Archives

  • 2018-07
  • 2018-10
  • 2018-11
  • 2019-04
  • 2019-05
  • 2019-06
  • 2019-07
  • 2019-08
  • 2019-09
  • 2019-10
  • 2019-11
  • 2019-12
  • 2020-01
  • 2020-02
  • 2020-03
  • 2020-04
  • 2020-05
  • 2020-06
  • 2020-07
  • 2020-08
  • 2020-09
  • 2020-10
  • 2020-11
  • 2020-12
  • 2021-01
  • 2021-02
  • 2021-03
  • 2021-04
  • 2021-05
  • 2021-06
  • 2021-07
  • 2021-08
  • 2021-09
  • 2021-10
  • 2021-11
  • 2021-12
  • 2022-01
  • 2022-02
  • 2022-03
  • 2022-04
  • 2022-05
  • 2022-06
  • 2022-07
  • 2022-08
  • 2022-09
  • 2022-10
  • 2022-11
  • 2022-12
  • 2023-01
  • 2023-02
  • 2023-03
  • 2023-04
  • 2023-05
  • 2023-06
  • 2023-07
  • 2023-08
  • 2023-09
  • 2023-10
  • 2023-11
  • 2023-12
  • 2024-01
  • 2024-02
  • 2024-03
  • 2024-04
  • 2024-05
  • 2024-06
  • 2024-07
  • br Conclusion br Acknowledgement This study

    2024-06-07


    Conclusion
    Acknowledgement This study was supported by NIH/NINDSR01 NS036812-16.
    Introduction Stroke is the leading cause of disability and the fifth leading cause of death in the United States (Writing Group et al., 2016). On average, every 4 min a human dies of stroke (Lackland et al., 2014, Mozaffarian etal., 2016). Together with cardiovascular diseases, its economic burden is higher than the other diagnostic groups including cancer. The annual direct and indirect cost of cardiovascular diseases and stroke is an estimated $316.6 billion in the United States (Writing Group et al., 2016). Despite these catastrophic effects of stroke, the only FDA-approved drug treatment option for acute stroke is the application of tissue plasminogen activator (tPA) which has many drawbacks including the narrow time window, low rate of reachable patients, and severe side effects including hemorrhage (Kaur et al., 2004, Lees et al., 2010, National Institute of Neurological Disorders and stroke rt-PA Stroke Study Group, 1995, Wang et al., 2004, Yepes et al., 2009). New treatment options are thus of great interest in stroke management, and screening for novel drugs in animal models is an important drug development approach. Besides STAIR advices to use different animal stroke models both permanent and transient and also with reperfusion and with thrombolysis (Fisher et al., 2009). The great majority of ischemic strokes are due to an occlusion in a cerebral artery by a thrombus especially in the middle cerebral artery (MCA) in human (Hossmann, 2012). So it is feasible to choose a model that mimics human stroke like FeCl3-induced MCA occlusion model to test novel drugs (Denorme et al., 2016). Stroke damages the neurovascular unit, causes massive cell death and activates several oxidative stress-related pathways like lipid peroxidation, during its acute phase (Hardingham and Lipton, 2011, Lo et al., 2003, Lo et al., 2005, Moskowitz et al., 2010, Niizuma et al., 2009). Lipoxygenases play one of the major roles in stroke related oxidative stress. Especially 12/15-lipoxygenase, the dominant isoform in the brain, is increased in neurons and endothelial n oxide receptor in the peri-infarct area, contributing to delayed cell death in the penumbra, weakening of the blood–brain barrier, and resulting in edema formation (Jin et al., 2008, van Leyen et al., 1998, van Leyen et al., 2006, van Leyen et al., 2014). Therefore, lipoxygenase inhibitors are in scope of acute stroke treatment research, and among them LOX Block-1 (LB-1) is a new candidate considering its potential (Yigitkanli et al., 2013). The current study was designed to investigate the effects of the 12/15-LOX inhibitor, LOXBlock-1 (LB1) in mice using a FeCl3-induced distal MCAO model, and to test its utility in conjunction with subsequent thrombolysis with tPA, which is to date the only FDA-approved drug for acute stroke treatment. This study will help us to improve our knowledge about the effect of LB-1 in different models of stroke other than previously used reperfusion models.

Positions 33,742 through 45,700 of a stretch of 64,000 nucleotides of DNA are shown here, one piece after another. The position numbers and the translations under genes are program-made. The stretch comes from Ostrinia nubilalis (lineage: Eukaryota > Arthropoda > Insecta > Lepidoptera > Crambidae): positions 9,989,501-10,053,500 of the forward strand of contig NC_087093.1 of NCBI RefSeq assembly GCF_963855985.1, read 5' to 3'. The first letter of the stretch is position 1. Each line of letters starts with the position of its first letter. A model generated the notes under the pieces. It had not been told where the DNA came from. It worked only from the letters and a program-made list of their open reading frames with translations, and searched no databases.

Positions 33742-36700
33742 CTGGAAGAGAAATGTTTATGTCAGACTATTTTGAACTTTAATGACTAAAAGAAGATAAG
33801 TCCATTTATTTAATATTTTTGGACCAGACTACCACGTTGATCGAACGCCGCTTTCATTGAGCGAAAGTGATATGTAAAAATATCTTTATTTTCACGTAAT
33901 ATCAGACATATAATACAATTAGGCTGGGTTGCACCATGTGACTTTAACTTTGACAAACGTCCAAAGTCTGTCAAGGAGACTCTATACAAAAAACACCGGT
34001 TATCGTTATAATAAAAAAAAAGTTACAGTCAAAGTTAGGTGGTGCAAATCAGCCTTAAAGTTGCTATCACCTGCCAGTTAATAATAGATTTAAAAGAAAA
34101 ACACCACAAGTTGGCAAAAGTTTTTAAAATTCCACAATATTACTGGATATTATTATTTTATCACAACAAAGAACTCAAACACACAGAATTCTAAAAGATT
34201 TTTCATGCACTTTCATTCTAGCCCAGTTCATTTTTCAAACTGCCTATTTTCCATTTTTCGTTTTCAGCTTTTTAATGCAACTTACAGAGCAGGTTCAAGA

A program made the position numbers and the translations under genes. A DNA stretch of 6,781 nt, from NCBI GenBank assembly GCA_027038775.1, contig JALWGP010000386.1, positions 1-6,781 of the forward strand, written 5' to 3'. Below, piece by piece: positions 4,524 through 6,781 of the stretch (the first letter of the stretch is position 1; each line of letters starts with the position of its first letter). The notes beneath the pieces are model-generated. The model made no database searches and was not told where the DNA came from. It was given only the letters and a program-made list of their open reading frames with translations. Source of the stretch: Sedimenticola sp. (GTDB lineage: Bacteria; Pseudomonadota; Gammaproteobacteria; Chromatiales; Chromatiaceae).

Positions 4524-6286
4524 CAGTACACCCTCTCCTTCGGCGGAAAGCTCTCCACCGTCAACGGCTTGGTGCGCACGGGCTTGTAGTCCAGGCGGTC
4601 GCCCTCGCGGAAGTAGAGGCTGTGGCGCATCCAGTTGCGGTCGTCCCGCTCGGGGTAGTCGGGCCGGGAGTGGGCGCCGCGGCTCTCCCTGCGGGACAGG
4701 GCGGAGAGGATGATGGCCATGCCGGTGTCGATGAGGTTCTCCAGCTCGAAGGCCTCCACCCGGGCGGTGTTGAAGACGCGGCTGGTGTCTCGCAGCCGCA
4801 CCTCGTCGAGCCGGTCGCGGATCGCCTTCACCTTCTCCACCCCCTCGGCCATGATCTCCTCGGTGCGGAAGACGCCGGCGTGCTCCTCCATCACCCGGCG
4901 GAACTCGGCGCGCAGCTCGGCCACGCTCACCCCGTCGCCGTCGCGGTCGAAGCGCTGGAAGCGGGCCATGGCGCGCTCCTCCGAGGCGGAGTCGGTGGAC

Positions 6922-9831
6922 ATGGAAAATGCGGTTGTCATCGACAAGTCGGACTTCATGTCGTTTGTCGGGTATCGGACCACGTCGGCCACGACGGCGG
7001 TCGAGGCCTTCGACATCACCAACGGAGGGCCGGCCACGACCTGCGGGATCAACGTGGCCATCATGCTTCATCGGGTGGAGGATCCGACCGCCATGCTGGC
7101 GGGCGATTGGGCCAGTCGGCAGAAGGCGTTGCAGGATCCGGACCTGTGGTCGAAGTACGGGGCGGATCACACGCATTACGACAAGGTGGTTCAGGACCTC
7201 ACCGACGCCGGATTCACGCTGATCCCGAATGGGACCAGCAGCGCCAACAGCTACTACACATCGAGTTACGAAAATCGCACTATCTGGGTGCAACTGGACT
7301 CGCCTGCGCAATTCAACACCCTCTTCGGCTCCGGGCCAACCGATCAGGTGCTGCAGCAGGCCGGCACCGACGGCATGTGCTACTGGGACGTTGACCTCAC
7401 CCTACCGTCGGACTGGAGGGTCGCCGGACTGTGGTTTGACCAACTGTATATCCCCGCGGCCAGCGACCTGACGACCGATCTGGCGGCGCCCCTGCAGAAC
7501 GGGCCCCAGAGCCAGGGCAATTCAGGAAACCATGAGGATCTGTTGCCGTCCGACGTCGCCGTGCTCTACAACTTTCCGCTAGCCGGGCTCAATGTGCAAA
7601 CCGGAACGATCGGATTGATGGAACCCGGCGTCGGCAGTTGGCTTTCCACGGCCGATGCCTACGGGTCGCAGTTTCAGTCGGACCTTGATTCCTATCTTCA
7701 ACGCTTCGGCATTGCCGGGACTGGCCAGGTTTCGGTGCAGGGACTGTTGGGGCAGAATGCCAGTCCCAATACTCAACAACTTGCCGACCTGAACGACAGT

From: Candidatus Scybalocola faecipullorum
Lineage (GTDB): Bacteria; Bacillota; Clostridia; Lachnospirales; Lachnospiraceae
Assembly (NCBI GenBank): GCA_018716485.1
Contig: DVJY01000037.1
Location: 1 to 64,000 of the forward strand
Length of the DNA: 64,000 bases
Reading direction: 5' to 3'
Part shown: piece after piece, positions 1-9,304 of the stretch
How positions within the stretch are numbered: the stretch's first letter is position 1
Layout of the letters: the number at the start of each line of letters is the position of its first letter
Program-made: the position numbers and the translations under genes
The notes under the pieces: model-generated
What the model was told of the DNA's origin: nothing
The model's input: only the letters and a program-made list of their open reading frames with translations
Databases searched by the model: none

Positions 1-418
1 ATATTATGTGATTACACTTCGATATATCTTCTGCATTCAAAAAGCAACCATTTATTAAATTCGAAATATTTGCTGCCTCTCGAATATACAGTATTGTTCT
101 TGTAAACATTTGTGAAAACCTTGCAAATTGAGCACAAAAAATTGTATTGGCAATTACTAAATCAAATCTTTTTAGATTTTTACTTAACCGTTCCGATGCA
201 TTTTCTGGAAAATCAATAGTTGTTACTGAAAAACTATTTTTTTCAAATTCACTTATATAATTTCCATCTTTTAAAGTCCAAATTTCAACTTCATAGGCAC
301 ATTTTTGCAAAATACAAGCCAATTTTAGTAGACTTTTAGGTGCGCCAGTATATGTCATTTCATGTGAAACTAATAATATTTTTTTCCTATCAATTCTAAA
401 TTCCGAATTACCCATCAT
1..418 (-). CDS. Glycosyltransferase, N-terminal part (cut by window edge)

Results
    Discussion Within this study, as proven using the immunohistochemical methods, we have demonstrated that lipoxygenase activation has a vital contribution in the pathophysiology of ischemia in the FeCl3-induced distal MCAO model. Previously, Khanna et al. (Khanna et al., 2005, Park et al., 2011) and our group have reported the involvement of 12/15-LOX in proximal MCAO models (Jin et al., 2008, van Leyen et al., 2006, Yigitkanli et al., 2013). However, considering a distal MCAO model, this is the first report demonstrating an increased LOX immunoreactivity in the ischemic cortex and in the peri-infarct area. This immunoreactivity was colocalized with an oxidative stress marker, malondialdehyde (MDA2) (Fig. 1A–C). Malondialdehyde is a breakdown product formed by the oxidation of arachidonic acid. Increased LOX immunoreactivity was also coincidental with the AIF immunopositivity in the peri-infarct area (Fig. 1J–L). AIF is known to be increased following ischemia (Zhao et al., 2004), and the staining pattern closely resembles what we have found in our previously published data, where 12/15-LOX and AIF were both increased in the peri-infarct region (Pallast et al., 2010). This immunoreactivity was also found in human stroke patients in the peri-infarct area (Yigitkanli et al., 2013).